Like A Virgin
In 1984, a young Madonna writhed around the stage at the first annual MTV Video Music Awards, panties and garter-belt in full view, debuting her racey new single Like A Virgin to a shocked audience of her peers. It was the beginning of an often beautiful (and messy) relationship between Madonna and Controversy. Madonna and Controversy; They just seem to fit so well together. Yet, at the time little did anyone know that in years to come, this very woman would release a coffee table collectors book called Sex, or that she would adopt an entire country of orphaned children and have them stay at hers. There was no way to predict any of that. Yet critics were incredibly interested in predicting the pop starlets future based on this record alone.
Interestingly, at the time of release, critics were harsh about Madonna’s sophomore album and reluctant to give her too much praise. Comparing her to Cyndi Lauper, Madonna was slated for her image and her voice, with one critic likening her pipes to “Minnie Mouse on helium,” with several others labeling her a “one hit wonder.” But 25 years later, Madonna’s predicted “one hit” has turned into over 80 of them, and there are now a couple of music writers who will go down in the history books as the journalists who, in plain black and white, are on record as stating she would never make it.
Like A Virgin was a strong and important reinvention for the career of Madonna. The record still held onto the future Queens obsession with dance music and club culture, heavily embedding those roots into modern day pop songs, all with the production help of disco-survivor, Chic‘s Nile Rogers. And although it may not sound as fresh or relevant to todays club circuit as the debut does, Like A Virgin still packs a mighty influential punch, even if, at times, it heavily reflects a quintessential 80′s feel.
The lead single (and title track) catapulted Madonna into a league of her own. Listening to Madonna coo “oooh, feels so good inside” for the first time towards the end of the track remains a poignant moment in my life that I would only ever understand in years to come. She sounded so… vulnerable still at this point. Hungry, determined, but still a little vulnerable, which is perhaps why critics were so harsh.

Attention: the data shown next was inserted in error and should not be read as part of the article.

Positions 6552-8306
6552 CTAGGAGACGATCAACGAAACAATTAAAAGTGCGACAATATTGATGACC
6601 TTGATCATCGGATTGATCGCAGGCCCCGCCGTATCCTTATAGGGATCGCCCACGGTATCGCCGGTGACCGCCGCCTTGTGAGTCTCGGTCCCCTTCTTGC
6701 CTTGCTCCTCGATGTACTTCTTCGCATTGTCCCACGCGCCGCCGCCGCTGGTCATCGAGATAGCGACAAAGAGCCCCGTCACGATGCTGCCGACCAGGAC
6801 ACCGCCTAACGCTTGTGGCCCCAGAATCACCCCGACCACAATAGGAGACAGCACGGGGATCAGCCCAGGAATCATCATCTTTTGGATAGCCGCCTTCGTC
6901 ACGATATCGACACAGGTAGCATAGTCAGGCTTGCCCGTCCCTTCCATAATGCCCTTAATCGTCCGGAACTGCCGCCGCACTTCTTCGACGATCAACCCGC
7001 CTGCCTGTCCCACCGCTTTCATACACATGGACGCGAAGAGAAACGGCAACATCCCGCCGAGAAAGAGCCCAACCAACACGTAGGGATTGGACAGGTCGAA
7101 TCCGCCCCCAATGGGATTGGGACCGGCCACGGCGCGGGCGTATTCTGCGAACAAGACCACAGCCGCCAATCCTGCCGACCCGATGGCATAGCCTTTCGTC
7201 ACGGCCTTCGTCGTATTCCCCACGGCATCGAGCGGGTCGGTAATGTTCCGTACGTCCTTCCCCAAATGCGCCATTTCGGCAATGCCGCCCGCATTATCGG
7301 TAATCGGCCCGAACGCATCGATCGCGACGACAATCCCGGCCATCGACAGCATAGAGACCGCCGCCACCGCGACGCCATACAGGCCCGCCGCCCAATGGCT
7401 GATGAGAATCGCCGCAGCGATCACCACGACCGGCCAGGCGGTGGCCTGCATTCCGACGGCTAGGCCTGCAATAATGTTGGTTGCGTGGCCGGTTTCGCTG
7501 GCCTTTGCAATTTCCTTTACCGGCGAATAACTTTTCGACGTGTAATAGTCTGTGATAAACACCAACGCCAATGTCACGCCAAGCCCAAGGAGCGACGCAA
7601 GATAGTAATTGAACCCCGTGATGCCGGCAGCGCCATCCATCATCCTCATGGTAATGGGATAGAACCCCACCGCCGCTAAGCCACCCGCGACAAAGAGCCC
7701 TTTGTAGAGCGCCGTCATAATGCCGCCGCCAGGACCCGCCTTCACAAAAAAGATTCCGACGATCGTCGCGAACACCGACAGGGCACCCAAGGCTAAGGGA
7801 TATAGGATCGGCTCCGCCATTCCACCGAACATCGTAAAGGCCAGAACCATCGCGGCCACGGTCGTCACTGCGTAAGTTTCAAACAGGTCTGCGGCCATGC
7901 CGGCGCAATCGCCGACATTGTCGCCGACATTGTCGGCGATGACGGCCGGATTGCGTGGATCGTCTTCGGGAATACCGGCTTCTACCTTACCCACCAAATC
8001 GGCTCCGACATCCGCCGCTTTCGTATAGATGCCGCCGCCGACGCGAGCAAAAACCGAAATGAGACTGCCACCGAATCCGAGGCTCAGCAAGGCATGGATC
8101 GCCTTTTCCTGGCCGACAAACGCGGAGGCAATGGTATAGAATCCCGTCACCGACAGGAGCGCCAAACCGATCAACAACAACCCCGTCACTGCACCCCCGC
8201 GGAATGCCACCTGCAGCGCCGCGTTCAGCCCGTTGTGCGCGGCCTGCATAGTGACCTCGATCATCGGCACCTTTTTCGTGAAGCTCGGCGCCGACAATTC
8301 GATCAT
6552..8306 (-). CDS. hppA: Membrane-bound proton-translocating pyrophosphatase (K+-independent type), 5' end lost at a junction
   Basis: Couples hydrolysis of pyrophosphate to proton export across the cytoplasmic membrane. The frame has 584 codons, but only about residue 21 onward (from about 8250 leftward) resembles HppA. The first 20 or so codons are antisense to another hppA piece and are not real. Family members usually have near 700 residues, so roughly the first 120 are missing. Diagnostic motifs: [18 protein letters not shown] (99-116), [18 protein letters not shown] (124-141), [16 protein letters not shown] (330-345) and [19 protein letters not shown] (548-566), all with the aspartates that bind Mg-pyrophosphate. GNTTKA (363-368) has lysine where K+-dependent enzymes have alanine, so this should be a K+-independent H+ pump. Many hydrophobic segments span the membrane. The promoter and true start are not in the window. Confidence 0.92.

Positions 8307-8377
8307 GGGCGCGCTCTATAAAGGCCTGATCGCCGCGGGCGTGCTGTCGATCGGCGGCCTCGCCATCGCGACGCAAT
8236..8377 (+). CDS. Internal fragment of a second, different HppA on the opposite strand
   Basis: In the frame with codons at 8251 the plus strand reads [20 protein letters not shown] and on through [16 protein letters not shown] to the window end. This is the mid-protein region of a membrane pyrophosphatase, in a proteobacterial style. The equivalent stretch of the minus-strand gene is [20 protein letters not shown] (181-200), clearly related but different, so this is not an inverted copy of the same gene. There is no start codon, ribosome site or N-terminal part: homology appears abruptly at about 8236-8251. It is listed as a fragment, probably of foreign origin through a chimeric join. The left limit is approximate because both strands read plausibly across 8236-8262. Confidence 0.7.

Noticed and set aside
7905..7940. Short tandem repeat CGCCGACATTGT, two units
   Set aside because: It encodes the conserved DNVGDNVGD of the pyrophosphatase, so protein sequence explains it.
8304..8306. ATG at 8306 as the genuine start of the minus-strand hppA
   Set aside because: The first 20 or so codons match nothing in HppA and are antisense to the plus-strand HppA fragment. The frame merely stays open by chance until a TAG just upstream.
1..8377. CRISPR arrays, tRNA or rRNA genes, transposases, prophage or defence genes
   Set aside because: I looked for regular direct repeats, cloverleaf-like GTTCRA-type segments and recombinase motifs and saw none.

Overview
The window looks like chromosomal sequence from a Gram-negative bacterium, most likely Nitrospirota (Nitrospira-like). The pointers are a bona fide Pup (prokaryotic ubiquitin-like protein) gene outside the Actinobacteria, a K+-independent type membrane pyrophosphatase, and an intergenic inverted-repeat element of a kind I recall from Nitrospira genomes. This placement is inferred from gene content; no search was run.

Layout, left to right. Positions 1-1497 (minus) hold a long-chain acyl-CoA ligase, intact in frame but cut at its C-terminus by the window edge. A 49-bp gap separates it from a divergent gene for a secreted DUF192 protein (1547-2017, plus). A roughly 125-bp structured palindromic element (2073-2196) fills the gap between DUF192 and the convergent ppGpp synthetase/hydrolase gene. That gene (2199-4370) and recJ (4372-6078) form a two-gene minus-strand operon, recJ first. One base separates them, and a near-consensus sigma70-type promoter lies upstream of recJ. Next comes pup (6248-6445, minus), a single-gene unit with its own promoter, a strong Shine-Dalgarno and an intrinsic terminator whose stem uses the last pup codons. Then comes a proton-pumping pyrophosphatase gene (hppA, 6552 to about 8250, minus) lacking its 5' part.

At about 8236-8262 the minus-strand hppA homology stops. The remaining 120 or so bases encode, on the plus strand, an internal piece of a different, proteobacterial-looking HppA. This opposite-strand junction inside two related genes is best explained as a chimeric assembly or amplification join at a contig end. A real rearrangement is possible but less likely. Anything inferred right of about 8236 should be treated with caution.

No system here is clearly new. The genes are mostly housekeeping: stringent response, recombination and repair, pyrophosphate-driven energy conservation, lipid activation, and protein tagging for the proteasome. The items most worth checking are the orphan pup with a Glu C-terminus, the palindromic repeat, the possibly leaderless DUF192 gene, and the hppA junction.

The follow up single, the cheeky and often-referenced Material Girl, saw Madonna pay homage to Marilyn Monroe‘s performance of Diamond’s Are A Girls Best Friend in its video clip, whilst the glittering Dress You Up saw her using fashion and couture as a metaphor for love. The frantic jolts of the spiky Over & Over could still, some 25 years later, destroy a dance floor with fiery feet, whilst both Angel (a rip-snorter pop moment) and the stunning Shoo-Bee-Doo (a picturesque ballad) stand the test of time, with the formers middle-8 providing some of the records best love lyrics (I believe that dreams come true, coz you came when I wished for you, this just can’t be coincidence, the only way that this makes sense is that; oooh, you’re an angel), whilst the latter’s deal with a love on hold; When I look in your eyes, baby here’s what I see. I see so much confusion, and it’s killing me/I can see you’ve been hurt before, but don’t compare them to me. Coz I can give you so much more, you know you’re all I see.
But perhaps the absolute best moment on Like A Virgin is its double-shot finale; Pretender and Stay. I’ll make him dance with me, I’ll make him tell me why he’s a pretender she sings, before a euphoric middle-8 erupts in which Madonna demands: Don’t say that I am blind; I know all about your kind. Well, Quite.
Stay, which I distinctly remember as being my absolute favourite from the album as a child, may sound about as dated as it actually is, but there’s really something undeniably exciting about it. In particular, that incredible talky-bit during the middle-8. In fact, all these years on, there’s still something undeniably exciting about this whole record.
With Madonna circa the 1980′s, nothing was predictable. You couldn’t say what she was going to do next because, frankly, who saw any of it coming? The element of surprise has definitely been a move Madonna’s often worked well with, and Like A Virgin is a true testament to that. Judging by the debut record, Madonna could have gone complete club-roots for record number two, and instead she reinvented herself as a dance-floor friendly, pop music princess. It was the first (but definitely not the last) time we’d really seen this chameleon change its colour right before our very eyes.
During the first album, Madonna told journalists she wanted to “rule the world.” At this point in her career, she was one record away from doing just that. Upon Like A Virgin‘s arrival, the Queen of Pop had also well and truly arrived.
> This is the second installment of the Madonna retrospective. Read my review of Mo’s debut album here.